Bernie: Kids are naturally curious and whenever our family engaged in preparedness activities such as repackaging long term storage foods or setting aside emergency kits, our kids would ask what it is we were doing and why. I realized explaining disaster preparedness to kids may cause worry. I thought a children’s book that encourages them to be prepared without being scared would be a good way to communicate the idea of preparedness.

Financial Preparedness

Bob: One of my favorite themes threaded throughout your Apartment Prepper website is that prepping does not need to be expensive. You’ve shared hundreds, if not thousands of tips about prepping on a budget. What are the main pieces of advice you share with your readers concerned about the cost of prepping?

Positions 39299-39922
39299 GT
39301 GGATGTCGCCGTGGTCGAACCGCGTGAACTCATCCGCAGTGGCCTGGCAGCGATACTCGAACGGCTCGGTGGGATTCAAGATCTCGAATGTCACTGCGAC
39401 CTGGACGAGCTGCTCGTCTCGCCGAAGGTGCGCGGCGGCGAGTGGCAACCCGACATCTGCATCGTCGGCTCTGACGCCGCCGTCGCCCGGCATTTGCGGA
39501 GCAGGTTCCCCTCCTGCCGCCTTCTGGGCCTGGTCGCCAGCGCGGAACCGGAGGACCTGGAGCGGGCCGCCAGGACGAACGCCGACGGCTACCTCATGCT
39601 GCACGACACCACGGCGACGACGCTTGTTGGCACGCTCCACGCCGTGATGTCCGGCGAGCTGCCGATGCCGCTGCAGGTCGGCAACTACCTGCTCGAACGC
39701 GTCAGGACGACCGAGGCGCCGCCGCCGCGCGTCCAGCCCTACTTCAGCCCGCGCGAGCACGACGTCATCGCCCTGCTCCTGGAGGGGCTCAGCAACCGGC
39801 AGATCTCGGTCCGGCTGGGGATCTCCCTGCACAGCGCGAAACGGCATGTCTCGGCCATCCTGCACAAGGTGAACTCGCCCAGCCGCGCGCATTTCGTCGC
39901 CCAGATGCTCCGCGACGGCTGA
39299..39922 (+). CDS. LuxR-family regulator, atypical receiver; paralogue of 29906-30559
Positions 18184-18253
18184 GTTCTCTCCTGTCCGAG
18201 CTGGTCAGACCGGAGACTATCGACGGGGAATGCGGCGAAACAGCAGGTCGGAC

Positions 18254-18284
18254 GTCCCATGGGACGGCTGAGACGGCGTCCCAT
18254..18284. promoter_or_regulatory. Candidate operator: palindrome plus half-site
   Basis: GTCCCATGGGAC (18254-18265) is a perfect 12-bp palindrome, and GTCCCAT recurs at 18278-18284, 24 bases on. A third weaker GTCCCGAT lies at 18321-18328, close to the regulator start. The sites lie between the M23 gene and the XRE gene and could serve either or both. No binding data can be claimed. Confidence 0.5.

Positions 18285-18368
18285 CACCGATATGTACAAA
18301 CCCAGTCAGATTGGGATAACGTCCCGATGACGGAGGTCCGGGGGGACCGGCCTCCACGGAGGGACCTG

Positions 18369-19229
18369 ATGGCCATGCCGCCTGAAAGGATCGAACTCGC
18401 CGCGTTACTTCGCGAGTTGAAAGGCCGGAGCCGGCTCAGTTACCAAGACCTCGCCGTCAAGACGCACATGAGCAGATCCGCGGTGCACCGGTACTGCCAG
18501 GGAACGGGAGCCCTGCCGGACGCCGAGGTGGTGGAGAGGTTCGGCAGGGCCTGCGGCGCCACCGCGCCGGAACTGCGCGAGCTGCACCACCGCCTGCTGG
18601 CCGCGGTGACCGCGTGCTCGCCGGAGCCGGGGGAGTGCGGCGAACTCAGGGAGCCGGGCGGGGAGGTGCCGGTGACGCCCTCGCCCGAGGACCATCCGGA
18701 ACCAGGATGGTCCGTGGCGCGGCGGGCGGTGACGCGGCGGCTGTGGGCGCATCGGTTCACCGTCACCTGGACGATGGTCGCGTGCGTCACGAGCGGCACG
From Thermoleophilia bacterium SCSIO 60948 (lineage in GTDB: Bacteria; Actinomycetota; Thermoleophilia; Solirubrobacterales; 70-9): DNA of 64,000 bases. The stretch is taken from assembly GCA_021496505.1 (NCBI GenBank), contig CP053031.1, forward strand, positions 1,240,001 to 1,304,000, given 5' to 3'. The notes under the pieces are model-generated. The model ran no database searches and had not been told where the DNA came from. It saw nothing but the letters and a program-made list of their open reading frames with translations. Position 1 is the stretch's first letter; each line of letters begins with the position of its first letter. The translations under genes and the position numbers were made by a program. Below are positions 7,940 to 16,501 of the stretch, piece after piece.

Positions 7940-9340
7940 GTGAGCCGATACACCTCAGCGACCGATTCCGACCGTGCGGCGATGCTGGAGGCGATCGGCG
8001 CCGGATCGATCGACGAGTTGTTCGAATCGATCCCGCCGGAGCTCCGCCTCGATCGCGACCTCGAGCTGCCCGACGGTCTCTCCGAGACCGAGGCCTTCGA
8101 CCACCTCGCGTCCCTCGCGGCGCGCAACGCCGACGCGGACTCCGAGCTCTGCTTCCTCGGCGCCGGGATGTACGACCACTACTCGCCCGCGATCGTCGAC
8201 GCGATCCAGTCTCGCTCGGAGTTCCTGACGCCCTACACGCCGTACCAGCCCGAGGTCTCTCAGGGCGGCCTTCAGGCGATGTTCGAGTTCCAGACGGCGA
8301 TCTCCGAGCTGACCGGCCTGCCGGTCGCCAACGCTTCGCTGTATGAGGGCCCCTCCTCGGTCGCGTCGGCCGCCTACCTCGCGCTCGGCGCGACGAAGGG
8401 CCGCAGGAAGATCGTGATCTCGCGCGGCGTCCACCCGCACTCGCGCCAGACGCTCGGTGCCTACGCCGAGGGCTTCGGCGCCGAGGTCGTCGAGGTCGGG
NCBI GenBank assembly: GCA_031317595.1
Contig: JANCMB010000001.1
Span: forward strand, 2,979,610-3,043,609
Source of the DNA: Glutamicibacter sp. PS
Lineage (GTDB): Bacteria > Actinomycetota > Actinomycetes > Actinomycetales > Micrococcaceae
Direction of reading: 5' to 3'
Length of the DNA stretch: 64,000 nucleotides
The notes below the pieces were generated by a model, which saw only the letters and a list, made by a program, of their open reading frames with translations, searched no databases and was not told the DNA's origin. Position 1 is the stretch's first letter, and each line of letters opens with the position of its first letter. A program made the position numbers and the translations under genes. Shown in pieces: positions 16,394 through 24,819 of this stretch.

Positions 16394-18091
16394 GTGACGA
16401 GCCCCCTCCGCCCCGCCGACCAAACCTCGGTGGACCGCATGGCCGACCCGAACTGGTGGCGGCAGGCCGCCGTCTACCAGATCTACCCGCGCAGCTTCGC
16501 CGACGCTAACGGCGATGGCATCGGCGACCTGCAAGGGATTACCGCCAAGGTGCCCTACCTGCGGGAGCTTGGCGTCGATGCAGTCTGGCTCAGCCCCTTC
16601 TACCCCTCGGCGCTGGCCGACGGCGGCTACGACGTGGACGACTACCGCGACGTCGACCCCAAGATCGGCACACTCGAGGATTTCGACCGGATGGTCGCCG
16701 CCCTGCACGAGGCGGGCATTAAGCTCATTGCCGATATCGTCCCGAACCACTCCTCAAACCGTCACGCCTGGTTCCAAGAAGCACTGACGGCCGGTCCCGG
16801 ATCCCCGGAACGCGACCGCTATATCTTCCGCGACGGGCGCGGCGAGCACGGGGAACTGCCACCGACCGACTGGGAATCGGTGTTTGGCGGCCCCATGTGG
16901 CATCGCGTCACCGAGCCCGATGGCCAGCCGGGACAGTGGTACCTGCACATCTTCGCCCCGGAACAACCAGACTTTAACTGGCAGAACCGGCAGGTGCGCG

Bernie: I tell the readers to first do an inventory of what they already have. Maybe they already have camping equipment such as tents, sleeping bags, lanterns, propane stove, etc. that can also be used for emergencies. Once they know what items they are missing, set aside whatever they can afford in the budget and designate that amount to supplies.  Even just $5 a week can get them started in getting food and water supplies. I do not recommend going into debt to buy supplies.

Bob: The Great Recession forced millions of people to contend with insecure financial situations. What lessons would you lend to those hoping to become financially prepared?